Why 'Ozark' & 'Maniac' Star Julia Garner Is the Queen of Fall TV

Cailin Loesch
Opinion Netflix

With two polar-opposite roles in two of Netflix’s most buzzed about original shows of the season, Julia Garner is having a moment… and for good reason!

At only 24 years old, the actress is best-known as the tough-but-not-heartless Ruth Langmore, the teenage accomplice to Jason Bateman’s Ozark character Marty Byrde, who winds up tied up in multiple Mexican drug cartels. But Garner is not about to be typecast..

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In the new Netflix limited series Maniac, she does a 180 as Ellie, Emma Stone’s character Annie's more sensible and controlled younger sister. Where Ruth resorts to even the most drastic tactics to solve her problems, Ellie tries to talk them out.

Where Ruth’s crude, over-the-top, deep-South persona dials up the drama on Ozark, Ellie’s (usually) even-tempered nature brings Maniac back down to Earth. And now that both series are out, Garner's unique talent for switching between characters, no matter how different, is on full display.

Below, a round-up of five of Julia Garner’s most memorable moments on-screen this year.

The Boat Deal (Ozark)

Episode: "Precious Blood of Jesus"

Reminiscent of the Season 1 sequence in which Ruth applies for a job at a strip club — sweet-talking Bobby Dean in order to appease Marty — the boat deal scene puts Ruth’s loyalty to her partner (and Garner’s acting chops) on full display. Her Ruth Langmore is so nuanced she is just as commanding in this scene as she was minutes earlier, hurling cringeworthy insults at the top of her lungs as she physically forced a Lickety Splitz worker out of a breakroom hookup. Ruthie need not raise her voice to be brutal: All it really takes is a few brilliantly-delivered lines — and looks — and she has you in the palm of her hand.

Confronting Annie (Maniac)

Episode: "Windmills"

Through some flashback scenes, in which Annie (Emma Stone) suckers her younger sister (Garner) into posing for a photo to remember their trip (only to snap a picture of her underarm), Garner begins to do the impossible: turn us against an Emma Stone character.

Tensions boil over later on when a light-hearted conversation back at the motel turns into the last straw for Ellie. Her earnest comment about enjoying spending time with Annie is met with more snarky digs and a big fight. Still, Ellie’s patience with Annie only makes us more frustrated with Stone's character for being so awful.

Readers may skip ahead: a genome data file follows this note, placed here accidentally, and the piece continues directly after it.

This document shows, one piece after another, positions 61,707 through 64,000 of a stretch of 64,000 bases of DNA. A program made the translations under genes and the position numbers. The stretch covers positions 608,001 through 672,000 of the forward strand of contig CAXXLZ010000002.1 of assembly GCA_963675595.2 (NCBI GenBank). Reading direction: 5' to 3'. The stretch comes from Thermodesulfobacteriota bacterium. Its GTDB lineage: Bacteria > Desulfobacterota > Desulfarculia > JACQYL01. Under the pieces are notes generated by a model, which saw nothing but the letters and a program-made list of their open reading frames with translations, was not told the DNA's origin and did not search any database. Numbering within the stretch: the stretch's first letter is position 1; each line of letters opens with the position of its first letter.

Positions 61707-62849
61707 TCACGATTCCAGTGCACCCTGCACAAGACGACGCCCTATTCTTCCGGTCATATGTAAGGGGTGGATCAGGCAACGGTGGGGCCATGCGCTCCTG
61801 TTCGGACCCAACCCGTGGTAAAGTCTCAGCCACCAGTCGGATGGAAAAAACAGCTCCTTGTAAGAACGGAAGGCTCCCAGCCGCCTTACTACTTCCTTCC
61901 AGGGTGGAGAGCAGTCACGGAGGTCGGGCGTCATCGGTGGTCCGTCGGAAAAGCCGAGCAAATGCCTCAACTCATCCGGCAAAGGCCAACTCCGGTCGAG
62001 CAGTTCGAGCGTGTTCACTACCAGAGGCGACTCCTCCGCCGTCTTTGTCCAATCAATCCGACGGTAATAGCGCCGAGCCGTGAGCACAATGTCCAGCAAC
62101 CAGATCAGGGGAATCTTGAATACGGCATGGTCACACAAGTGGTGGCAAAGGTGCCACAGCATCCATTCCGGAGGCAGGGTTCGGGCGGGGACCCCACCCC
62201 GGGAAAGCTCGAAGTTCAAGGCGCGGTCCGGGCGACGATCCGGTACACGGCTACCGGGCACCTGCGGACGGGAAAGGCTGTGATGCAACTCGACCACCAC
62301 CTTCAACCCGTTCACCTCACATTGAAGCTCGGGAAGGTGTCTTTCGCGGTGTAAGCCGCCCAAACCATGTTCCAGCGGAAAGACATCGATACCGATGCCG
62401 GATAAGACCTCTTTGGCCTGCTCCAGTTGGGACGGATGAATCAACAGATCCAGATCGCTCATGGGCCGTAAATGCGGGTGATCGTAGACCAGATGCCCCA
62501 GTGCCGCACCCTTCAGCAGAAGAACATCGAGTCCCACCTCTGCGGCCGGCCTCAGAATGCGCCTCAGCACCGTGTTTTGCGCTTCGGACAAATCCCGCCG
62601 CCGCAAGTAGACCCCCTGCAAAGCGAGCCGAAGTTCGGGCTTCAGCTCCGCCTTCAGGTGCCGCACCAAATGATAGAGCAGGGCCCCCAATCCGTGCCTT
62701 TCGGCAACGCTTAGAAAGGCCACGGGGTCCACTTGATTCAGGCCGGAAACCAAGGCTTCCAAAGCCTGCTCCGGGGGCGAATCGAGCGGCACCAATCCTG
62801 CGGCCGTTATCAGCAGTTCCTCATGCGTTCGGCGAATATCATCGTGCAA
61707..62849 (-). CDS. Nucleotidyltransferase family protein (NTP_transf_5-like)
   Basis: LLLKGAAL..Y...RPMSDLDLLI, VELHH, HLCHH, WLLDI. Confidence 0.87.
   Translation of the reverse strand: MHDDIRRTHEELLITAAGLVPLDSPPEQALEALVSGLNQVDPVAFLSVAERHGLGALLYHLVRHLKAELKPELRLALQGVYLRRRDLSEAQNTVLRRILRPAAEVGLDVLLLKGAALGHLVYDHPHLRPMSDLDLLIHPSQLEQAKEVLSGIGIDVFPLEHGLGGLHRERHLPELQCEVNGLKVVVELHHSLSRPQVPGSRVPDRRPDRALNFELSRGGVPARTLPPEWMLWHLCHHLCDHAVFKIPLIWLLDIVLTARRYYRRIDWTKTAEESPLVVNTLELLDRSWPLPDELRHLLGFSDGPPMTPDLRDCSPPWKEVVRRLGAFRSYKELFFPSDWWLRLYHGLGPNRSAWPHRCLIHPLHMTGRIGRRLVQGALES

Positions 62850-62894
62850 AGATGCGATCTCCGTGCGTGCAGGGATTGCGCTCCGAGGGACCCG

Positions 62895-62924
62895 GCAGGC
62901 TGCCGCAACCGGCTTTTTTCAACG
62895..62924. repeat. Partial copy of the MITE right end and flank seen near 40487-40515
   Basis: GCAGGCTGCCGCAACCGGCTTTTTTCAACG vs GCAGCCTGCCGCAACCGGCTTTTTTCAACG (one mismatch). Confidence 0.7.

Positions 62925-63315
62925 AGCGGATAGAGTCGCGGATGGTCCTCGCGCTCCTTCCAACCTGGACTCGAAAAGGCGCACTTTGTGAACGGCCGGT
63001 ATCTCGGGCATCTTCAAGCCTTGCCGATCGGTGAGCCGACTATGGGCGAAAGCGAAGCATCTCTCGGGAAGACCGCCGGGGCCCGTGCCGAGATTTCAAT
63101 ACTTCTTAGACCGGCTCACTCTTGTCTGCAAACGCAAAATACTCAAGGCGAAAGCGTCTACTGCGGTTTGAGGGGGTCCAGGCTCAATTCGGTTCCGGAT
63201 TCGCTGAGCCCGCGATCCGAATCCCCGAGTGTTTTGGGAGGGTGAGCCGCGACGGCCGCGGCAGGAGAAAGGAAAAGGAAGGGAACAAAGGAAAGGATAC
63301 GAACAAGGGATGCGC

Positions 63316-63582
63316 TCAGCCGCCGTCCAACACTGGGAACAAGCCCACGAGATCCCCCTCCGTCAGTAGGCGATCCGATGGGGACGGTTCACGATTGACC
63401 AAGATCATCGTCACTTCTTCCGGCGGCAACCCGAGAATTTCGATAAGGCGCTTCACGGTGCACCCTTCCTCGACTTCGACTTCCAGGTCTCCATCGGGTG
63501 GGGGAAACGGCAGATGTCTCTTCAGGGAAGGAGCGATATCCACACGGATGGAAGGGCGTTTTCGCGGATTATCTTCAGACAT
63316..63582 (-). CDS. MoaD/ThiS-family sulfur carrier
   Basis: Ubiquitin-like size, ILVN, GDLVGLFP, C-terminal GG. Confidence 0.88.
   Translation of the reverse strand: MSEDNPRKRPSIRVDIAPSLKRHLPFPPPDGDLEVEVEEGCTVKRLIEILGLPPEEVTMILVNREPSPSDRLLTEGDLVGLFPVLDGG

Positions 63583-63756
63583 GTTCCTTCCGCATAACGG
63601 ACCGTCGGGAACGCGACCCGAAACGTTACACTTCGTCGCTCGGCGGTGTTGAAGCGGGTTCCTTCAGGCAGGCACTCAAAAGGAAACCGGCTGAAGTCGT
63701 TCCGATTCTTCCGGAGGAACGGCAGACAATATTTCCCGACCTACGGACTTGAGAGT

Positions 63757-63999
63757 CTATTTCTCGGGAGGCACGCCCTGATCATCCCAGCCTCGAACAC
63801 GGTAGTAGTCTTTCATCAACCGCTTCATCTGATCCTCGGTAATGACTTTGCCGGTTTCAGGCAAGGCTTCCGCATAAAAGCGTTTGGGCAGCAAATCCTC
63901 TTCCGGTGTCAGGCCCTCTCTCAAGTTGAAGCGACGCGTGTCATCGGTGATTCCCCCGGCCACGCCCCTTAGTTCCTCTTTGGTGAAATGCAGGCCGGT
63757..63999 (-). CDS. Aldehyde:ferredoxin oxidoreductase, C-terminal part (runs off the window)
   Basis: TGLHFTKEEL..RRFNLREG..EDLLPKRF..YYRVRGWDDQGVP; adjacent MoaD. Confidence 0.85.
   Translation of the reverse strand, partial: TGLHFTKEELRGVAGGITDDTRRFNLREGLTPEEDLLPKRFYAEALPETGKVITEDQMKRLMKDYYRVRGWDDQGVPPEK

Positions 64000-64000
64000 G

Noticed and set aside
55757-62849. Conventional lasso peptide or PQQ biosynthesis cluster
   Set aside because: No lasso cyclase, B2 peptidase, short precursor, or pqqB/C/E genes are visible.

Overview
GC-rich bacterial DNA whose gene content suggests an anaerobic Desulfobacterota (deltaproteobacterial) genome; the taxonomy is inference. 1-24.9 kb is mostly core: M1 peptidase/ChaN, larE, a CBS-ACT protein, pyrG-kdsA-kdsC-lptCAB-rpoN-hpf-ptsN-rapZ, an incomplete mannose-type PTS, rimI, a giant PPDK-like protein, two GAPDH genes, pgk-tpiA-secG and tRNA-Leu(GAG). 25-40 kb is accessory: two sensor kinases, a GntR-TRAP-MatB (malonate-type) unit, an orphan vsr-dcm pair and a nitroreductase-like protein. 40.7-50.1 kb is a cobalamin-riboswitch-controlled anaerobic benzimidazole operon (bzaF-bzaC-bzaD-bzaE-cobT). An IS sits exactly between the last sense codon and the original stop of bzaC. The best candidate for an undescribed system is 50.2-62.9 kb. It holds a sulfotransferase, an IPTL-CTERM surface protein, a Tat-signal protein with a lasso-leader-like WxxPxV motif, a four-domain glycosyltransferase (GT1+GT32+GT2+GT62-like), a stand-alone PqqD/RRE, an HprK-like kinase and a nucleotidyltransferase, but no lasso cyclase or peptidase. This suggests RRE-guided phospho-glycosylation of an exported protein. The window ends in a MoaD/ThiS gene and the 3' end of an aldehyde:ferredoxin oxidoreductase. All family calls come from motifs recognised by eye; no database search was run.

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The fact that Garner can so seamlessly switch from Ruth to Ellie — the boxer to the punching bag — is a testament to her ability to draw empathy for whoever she's embodying.

Maniac (Netflix)

Full-Blown Fantasy (Maniac)

Episode: "The Lake of the Clouds"

As if wasn’t enough of a surprise to see the Ozark scene-stealer as a typical American girl on Maniac, in Episodes 7 and 8, we are hit with Garner as an elf with a perfect British accent! Ellie’s elfin alter-ego, Ellia, is so in-tune with her world of spells and hobgoblins that she doesn’t understand she’s in a globular cluster, much to her sister Annia’s irritation.

But it’s not long before Ellia starts to remember her real life as Ellie, and what comes next is an emotional turning point for Annie. Ellia remembers that, after Annie ran away, their mother called Ellie “utterly and predictably normal.” You can hear the sadness in Garner’s voice as she tells the story, which helps Annia to finally connect with her sister, setting the sibling storyline on the path to a dramatic conclusion.

Some may complain that Garner wasn’t in Maniac enough, but even under the guise of a comedic, heavily fantastical dream sequence, the young star's emotionally-charged scenes bring about a shift in the show’s tone.

Maniac (Netflix)

And while we're on the topic of Annia and Ellia, this scene gets an honorable mention:

“I Swear on My Life” (Ozark)

 Episode: "Game Day"

In this scene, Ruth runs to Marty after she learns the cartel is threatening her life. In it, we see every facet of the character start to come together. She shows up yelling and cussing, as usual, but soon her more human side comes back into focus. The second Marty questions Ruth about her plan to kill him on the dock, Ruth’s anger turns to fear and guilt. In just a couple of seconds, she says with her face more than she’s ever said in words.

It’s tough because it’s true: She did try to kill Marty, but things have changed since then, and she means it when she swears he can trust her. Ruth Langmore is nothing if not honest, and she doesn’t deny it. And this might be the moment we're most in-tune with Ruth up until this point in the series. She’s more lost than she’ll ever let on, and we feel for her.

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“The Only Thing in This World” (Ozark)

Episode: "The Gold Coast"

Ozark (Netflix)

If you weren’t already completely on Ruth’s side, you are after Ozark’s second season finale. After her father tries to blackmail her into giving him money, threatening to tell Wyatt that Ruth killed his father, Ruth puts it all on the line and walks over to tell him herself. In a heartbreaking scene, Ruth admits to what she's done — and practically yells at Wyatt through tears that he is ‘the only thing in this world she’ll ever f***ing love.' She's no longer just a criminal like her dad (perhaps she never was): She’s a layered, fiercely-loyal person with the capacity to be both vulnerable and strong.

Ozark (Netflix)

Ozark and Maniac are both streaming on Netflix.

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